The latest entry in my catalogue of media about scams is the new Netflix documentary about Bernie Madoff which we binged last weekend.
If you’re not old enough to remember (lucky you!) Bernie Madoff was a Wall Street financier who was sentenced to more than a century in prison after it was discovered that the investment business that he had founded and ran was just a giant Ponzi scheme.
A Ponzi scheme (named after an Italian businessman who ran a fraud on this basis in the 1920s) is a scheme were early investors are paid dividends using money from new investors. The investors obviously don’t know this – and the schemes can keep going as long as new investors keep bringing in money. In the case of the Madoff scheme, he took in billions of dollars from investors and kept the scheme going for close to 20 years (in its final form at any rate) despite nearly being caught by regulators at various points.
This is a four part Netflix documentary that takes you through Madoff’s entire business career, complete with interviews with people who worked at the firm, investors and people who tried to expose what he was doing. It’s a mix of dramatisation, interviews and archive footage and it has one of the clearest explanations that I’ve seen of exactly how he pulled the scam. It should come with a warning though: at one point it shows the attack on the World Trade Centre on September 11 2001, which is not something you see often on TV here in the UK and I find really quite upsetting every time I see it.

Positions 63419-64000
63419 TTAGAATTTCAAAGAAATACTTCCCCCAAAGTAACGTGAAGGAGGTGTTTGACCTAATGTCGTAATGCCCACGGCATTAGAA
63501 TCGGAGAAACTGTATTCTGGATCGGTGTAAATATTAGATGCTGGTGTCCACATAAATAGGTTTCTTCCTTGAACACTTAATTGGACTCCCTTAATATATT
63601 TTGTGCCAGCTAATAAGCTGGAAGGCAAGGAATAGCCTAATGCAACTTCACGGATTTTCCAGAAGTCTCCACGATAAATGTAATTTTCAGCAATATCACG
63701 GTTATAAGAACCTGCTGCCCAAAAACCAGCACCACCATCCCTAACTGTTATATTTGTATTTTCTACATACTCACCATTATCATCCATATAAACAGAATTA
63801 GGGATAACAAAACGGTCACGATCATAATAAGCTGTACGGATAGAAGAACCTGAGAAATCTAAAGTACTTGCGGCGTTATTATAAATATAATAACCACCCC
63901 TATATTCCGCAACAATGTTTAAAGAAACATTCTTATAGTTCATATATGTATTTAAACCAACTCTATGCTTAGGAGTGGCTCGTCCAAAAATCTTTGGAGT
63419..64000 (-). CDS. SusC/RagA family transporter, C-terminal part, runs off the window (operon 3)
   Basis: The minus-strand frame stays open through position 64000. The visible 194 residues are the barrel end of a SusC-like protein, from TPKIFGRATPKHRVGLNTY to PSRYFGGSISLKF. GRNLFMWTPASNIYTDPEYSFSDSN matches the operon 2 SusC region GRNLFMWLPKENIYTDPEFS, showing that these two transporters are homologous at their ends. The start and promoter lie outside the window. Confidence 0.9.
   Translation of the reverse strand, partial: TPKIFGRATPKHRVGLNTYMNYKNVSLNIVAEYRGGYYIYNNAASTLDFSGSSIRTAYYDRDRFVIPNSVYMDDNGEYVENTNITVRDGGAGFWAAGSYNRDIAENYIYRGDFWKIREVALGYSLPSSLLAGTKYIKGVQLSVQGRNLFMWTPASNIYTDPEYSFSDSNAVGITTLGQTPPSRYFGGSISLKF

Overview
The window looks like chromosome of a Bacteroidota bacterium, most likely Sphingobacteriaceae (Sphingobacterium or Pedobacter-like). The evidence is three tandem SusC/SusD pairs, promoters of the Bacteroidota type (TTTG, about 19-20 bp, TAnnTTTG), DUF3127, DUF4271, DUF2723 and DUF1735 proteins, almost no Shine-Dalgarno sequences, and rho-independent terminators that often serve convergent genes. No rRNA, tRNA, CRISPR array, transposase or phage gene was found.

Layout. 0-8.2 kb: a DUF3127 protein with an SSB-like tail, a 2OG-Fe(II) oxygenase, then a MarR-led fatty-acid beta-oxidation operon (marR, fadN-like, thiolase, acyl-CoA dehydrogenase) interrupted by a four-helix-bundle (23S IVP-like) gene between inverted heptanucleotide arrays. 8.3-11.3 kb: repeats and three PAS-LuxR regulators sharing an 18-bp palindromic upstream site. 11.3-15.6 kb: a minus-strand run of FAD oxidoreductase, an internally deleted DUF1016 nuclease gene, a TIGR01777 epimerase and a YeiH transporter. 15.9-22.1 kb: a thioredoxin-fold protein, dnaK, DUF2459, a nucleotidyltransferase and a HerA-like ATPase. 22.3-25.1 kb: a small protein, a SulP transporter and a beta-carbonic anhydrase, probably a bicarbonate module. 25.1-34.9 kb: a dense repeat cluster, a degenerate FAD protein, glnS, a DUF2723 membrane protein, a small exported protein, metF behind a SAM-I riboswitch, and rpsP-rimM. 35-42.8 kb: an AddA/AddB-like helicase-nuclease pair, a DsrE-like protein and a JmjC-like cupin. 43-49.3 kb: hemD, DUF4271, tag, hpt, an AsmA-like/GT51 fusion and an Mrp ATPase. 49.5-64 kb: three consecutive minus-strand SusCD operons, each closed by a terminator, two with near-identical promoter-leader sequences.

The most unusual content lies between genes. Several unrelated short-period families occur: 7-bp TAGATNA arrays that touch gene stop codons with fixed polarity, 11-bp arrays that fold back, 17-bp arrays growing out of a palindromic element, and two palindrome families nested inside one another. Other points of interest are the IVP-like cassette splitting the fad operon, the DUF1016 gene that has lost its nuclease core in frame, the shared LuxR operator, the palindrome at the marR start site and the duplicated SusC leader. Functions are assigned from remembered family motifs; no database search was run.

Anyway, that aside (and I really don’t think they needed to show it), it’s an excellent documentary about one of the biggest financial scandals in history, but also about how it fits into the wider financial system of the time. Very much worth your time.